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Arrow Video FrightFest 2018: Luciferina review

A strong first half gives way to a disappointing climax in this Argentinian horror.

Luciferina
Credit: Buffalo Films

19-year-old Natalia (Sofía Del Tuffo) left behind her family to pursue her calling as a nun at a remote convent. When news reaches her that her parents have been in a terrible accident, killing her mother and leaving her father seriously injured, Natalia returns home to visit. Her troubled sister Ángela (Malena Sánchez) confides in Natalia that she doesn’t believe their parents are their biological parents and she asks her to join her on a trip to partake in a pagan ritual that will give her the answers she seeks. Natalia reluctantly joins Ángela and her friends but soon finds her faith tested and her life in danger.

Luciferina is the latest film from Argentinian writer/director Gonzalo Calzada, who found critical acclaim with Resurrection the most-watched horror movie in Argentina’s history. Envisaged as the first of a trilogy, Luciferina tackles oft-covered subject matter but attempts to put a new spin on them. Films about the devil, possession and religion are frequent in the horror genre so I was interested to see what Calzada had to say with Luciferina.

Luciferina

Credit: Buffalo Films

The film starts off slow but strong as Natalia leaves the convent and returns home. It’s quickly established that her sister Ángela is lost in life having turned to drugs under the influence of her abusive boyfriend Mauro (Francisco Donovan). We also learn that Natalia may not be the young and innocent girl she’s portrayed in the film’s opening moments and that she’s battling her sexual desires in a bid to stay true to her commitment to God. At first she isn’t interested in joining her sister’s quest but she’s convinced when she sees how Ángela is treated by Mauro, a man she realises is a danger to them all.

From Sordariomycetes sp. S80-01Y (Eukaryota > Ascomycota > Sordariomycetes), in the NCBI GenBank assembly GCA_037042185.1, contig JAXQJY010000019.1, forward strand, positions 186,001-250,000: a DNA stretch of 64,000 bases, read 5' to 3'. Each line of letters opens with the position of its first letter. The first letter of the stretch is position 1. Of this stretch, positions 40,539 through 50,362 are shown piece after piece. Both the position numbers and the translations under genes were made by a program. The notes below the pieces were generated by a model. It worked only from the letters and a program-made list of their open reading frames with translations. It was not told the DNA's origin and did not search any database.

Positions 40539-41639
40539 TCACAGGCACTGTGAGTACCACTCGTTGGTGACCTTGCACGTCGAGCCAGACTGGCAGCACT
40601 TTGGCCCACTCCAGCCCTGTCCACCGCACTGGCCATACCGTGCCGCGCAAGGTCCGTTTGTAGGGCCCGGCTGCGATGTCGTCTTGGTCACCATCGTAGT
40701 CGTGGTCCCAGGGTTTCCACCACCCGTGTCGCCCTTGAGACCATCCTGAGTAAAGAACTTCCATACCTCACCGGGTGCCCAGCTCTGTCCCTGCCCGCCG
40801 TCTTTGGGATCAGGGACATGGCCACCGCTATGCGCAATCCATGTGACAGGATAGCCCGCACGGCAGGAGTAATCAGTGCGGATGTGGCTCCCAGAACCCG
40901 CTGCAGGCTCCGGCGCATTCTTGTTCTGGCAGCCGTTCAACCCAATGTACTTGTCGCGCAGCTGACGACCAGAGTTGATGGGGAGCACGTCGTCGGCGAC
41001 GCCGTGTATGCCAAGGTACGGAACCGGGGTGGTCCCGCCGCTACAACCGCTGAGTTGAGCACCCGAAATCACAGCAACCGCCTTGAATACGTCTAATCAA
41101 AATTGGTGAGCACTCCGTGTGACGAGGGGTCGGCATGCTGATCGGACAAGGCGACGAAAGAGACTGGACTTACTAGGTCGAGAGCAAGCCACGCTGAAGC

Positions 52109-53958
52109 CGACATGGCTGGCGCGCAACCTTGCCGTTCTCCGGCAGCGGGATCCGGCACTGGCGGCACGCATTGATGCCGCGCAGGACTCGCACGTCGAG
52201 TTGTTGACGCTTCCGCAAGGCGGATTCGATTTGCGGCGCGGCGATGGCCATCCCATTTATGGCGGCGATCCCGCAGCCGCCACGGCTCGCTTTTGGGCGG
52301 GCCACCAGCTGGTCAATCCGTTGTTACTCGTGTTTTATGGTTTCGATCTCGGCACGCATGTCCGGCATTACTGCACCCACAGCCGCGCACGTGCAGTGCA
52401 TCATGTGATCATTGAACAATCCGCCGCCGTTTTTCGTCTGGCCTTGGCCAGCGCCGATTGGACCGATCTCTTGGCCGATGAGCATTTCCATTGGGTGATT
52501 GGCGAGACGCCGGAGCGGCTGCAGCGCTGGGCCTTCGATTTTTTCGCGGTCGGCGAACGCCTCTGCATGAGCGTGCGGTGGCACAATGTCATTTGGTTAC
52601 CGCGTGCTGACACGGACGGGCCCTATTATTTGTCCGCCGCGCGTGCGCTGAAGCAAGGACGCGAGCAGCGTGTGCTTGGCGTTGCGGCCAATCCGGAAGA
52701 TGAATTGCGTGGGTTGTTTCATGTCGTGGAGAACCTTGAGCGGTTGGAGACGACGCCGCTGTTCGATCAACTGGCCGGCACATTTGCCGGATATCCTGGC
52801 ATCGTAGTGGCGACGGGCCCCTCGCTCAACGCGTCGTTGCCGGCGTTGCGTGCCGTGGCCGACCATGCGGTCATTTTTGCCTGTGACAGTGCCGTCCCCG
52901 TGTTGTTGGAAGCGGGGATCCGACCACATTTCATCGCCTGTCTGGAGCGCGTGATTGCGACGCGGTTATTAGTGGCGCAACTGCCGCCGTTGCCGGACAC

So far, so good but things start to unravel once the group reaches their destination and partakes in the pagan ritual. Believing it will sort out each of their issues and essentially rid them of the darker parts of their souls, the group willingly drinks a concoction made from a mind-altering plant. Of course, things don’t go at all to plan and Natalia finds herself locked in a battle with the devil, who takes on the form of her potential love interest Abel (Pedro Merlo). From this point on the film starts to feel drawn out and overly long. The scenes between Natalia and Abel quickly get repetitive and I felt like the film could have benefitted from being around 15 to 20 minutes shorter.

The climax to the film is both disturbingly sexual and a little bit baffling. I don’t want to give too much away but I was left scratching my head at how Natalia’s battle reached the finishing line. What had been an intense, atmospheric and engaging slow burn until that point, turns into a balls-to-the-wall erotic thriller. For me, it was a jarring change in tone and I wasn’t sure I completely bought the film’s resolution. I found it a bit of a let-down and it changed my opinion of what had come before it.

Luciferina

Credit: Buffalo Films

There is little to fault with the cast. Sofía Del Tuffo gives a bold turn as Natalia and she’s impressively fearless. Pedro Merlo matches Del Tuffo in the film’s second half, and they spar well together on screen. Some of the supporting characters could have done with being fleshed out a little more but that’s a minor complaint as this really is Natalia’s story.

While initially showing a lot of promise, Lucifering left me a little bit bewildered and frustrated by the end. The final scene felt a little bit thrown in to leave you hanging for a sequel and the climax wasn’t really fitting for the film. There is lots to admire here from the performances through to Calzada’s direction but ultimately Luciferina didn’t deliver on its premise, which was deeply disappointing.

Cast: Sofía Del Tuffo, Marta Lubos, Pedro Merlo, Malena Sánchez, Francisco Donovan, Stefanía Koessl, Gastón Cocchiarale Director: Gonzalo Calzada Writer: Gonzalo Calzada Certificate: TBC Duration: 114 mins Released by: Buffalo Films

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